A thought on retiring

Since the day Israel bombed a UN-run school in the Gaza, I have seriously considered retiring from writing.  This is not the first conflict in which I have found myself touched personally by the loss of good friends who were in an area of conflict working with people caught in the crossfire – the innocents – the homeless, the hungry, lost children, lost families.  This time, I did not cope well at all.  I lashed out, cursed, cried…and my heart broke not just from the loss of this one person, but from the loss of all of them over the years.

When I lashed out, the response I received from others was what I should have expected.  Some went silent – they avoid conflict or argument at all costs; if it isn’t about fashion, their own families, or domestic issues, they choose to ignore it.  Others supported one side or another of the conflict, creating the argument for their platform and sticking to it; some were quite rabid about it, in fact.  No one touched at all on the one thing that bothered me the most:  the loss of non-combatant aid workers, and the utter lack of respect for human life.

I asked my dear friend Pierre for his views, and he gave them to me.  I respect Pierre immensely.  There is a depth to his soul that matches mine.  When I cannot express what is in my heart, he expresses it for me.  I won’t quote all of the last e-mail I received from him (though I did think about it), but I will quote the last paragraph:

My ideas do not evolve in a world of their own, my ideas and I myself are particles, atoms out of which this whole fabric is woven together. Freedom is acquired by fighting for freedom. Freedom is never attained. Freedom is our trying to be aware of every particle in this constellation called “I”, of my own historicity with the admission of the impossibility of such a task, and yet, I must try, I must rebel. Just as a poet never shall write that perfect poem, for on the day he does, he ceases to be a poet. I must create an option with the knowledge that I have nothing to lose, that indeed life defies me to do so. It takes courage to acknowledge life in spite of its beauties and atrocities, to embrace it because of them. Resigning in acceptance would be condemning others and ourselves to death while still alive.

Pierre’s words rang clear as a bell for me, and for this reason, I will not retire from writing.  The world needs an education, and if I am only able to educate one person, I will have served my purpose in life.

Thank you, Pierre, for honouring me with your friendship.  You will always be a part of my heart and soul.

Pierre’s blog:  http://wineofwisdom.blogspot.com

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4 Responses to “A thought on retiring”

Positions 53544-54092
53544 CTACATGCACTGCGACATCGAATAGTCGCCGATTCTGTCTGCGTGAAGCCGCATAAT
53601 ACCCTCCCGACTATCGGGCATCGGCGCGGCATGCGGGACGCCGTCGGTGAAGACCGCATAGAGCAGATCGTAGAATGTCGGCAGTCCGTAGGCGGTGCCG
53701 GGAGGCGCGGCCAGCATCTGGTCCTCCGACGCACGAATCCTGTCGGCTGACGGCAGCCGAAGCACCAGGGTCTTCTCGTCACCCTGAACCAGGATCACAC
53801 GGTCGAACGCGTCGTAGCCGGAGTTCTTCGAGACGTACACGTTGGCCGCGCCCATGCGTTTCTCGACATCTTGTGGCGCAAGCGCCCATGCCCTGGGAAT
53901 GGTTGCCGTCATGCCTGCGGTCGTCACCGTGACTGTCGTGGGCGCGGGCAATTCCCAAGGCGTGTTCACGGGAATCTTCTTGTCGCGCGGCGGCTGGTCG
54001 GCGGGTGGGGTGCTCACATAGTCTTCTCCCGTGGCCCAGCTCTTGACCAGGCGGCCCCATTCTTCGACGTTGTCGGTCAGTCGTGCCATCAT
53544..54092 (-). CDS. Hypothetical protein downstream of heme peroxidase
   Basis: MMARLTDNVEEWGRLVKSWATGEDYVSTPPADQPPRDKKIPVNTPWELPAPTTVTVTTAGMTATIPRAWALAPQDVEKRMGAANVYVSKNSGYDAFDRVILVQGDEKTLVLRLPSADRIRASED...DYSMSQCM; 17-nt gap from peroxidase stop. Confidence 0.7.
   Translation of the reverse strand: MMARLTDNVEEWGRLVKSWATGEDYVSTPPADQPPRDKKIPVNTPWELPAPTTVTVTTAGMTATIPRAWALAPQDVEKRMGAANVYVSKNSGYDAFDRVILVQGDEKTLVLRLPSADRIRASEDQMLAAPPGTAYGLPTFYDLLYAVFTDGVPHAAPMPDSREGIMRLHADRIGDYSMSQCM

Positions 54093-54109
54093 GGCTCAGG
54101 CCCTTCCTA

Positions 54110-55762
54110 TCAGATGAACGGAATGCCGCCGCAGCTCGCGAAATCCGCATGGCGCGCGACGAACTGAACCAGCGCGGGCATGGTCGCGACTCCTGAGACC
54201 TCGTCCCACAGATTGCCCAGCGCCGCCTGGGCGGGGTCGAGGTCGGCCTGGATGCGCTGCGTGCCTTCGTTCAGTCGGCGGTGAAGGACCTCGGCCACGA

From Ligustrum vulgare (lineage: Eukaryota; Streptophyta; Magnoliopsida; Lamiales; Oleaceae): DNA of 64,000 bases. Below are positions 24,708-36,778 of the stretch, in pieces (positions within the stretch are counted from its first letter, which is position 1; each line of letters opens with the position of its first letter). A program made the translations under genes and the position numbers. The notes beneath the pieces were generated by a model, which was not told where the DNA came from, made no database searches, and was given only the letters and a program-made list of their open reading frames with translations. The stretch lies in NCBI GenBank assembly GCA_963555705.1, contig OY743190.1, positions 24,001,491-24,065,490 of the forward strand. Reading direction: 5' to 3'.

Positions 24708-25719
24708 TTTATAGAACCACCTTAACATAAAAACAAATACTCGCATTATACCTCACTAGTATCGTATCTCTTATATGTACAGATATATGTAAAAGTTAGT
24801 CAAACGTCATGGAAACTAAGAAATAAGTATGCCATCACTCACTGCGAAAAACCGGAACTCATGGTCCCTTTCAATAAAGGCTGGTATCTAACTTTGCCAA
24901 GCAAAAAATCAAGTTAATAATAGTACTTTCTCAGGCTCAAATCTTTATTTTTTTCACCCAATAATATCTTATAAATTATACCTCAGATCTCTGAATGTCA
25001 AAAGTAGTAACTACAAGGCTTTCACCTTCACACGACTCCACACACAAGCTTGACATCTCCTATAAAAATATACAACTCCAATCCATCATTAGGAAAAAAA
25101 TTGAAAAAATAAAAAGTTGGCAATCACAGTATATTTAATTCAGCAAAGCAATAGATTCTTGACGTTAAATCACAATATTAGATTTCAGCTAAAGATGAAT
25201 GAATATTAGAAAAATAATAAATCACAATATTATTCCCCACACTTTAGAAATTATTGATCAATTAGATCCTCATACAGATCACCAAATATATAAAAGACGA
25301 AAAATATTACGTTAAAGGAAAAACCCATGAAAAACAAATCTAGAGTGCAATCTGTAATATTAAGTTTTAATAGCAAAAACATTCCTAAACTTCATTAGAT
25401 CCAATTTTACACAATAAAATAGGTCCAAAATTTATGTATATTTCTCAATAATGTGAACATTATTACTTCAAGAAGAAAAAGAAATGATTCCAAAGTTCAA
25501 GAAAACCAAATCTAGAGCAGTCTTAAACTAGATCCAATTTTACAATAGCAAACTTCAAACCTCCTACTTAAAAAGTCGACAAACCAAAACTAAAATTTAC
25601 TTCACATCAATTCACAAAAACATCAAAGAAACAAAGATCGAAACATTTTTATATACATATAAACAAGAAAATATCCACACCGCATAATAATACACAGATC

1. I did some refresher reading on Israel (my education is pretty lacking in world history). Part of me feels that at some point, you have to let the bullies know you aren’t playing around when they start lobbing stuff at you. Then again, I think about the innocent civilians being killed, and I just don’t know how to make it mesh in my head. I feel like I am doing a disservice by commenting straight with my gut and not having facts or sound political strategy to back it all up.

    I know I am at this horrible hormonal point where I nearly cried reading about people freezing to death in Europe because of this natural gas situation with Russia. This senseless death stuff gets harder to take all the time.

  2. I really am sorry about your friends, Maggie. I hardly ever know what to say anymore, so much of humanity is so shockingly ugly and misguided at this point that it just leaves me gob-smacked.

    I let the information churn around though, in hopes that I won’t become part of the problem.

    Pierre has a way with words!

  3. Deb aka St Colette Says:

    I’m so sorry for the recent loss of your friend and for all those you have known through the years.

    I also grieve for the loss of all human life in so many wars and conflicts throughout time. I do believe though, that that is how nations become what they are. Until we find a better way, we are doomed to repeat, and suffer loss.

    Thank Pierre for me, because he kept you from quitting what you do best: reporting on World affairs, which teaches others, even in their silence.

  4. Maggie I think Pierre is a wise man indeed. You should write for what matters to you , the hell with us. Seriously. About the time you wrote about the UN School I was in the midst of hospital hell with my mother. Never stop writing. Thats why I read your blogs because you say what you feel not what you think we should read

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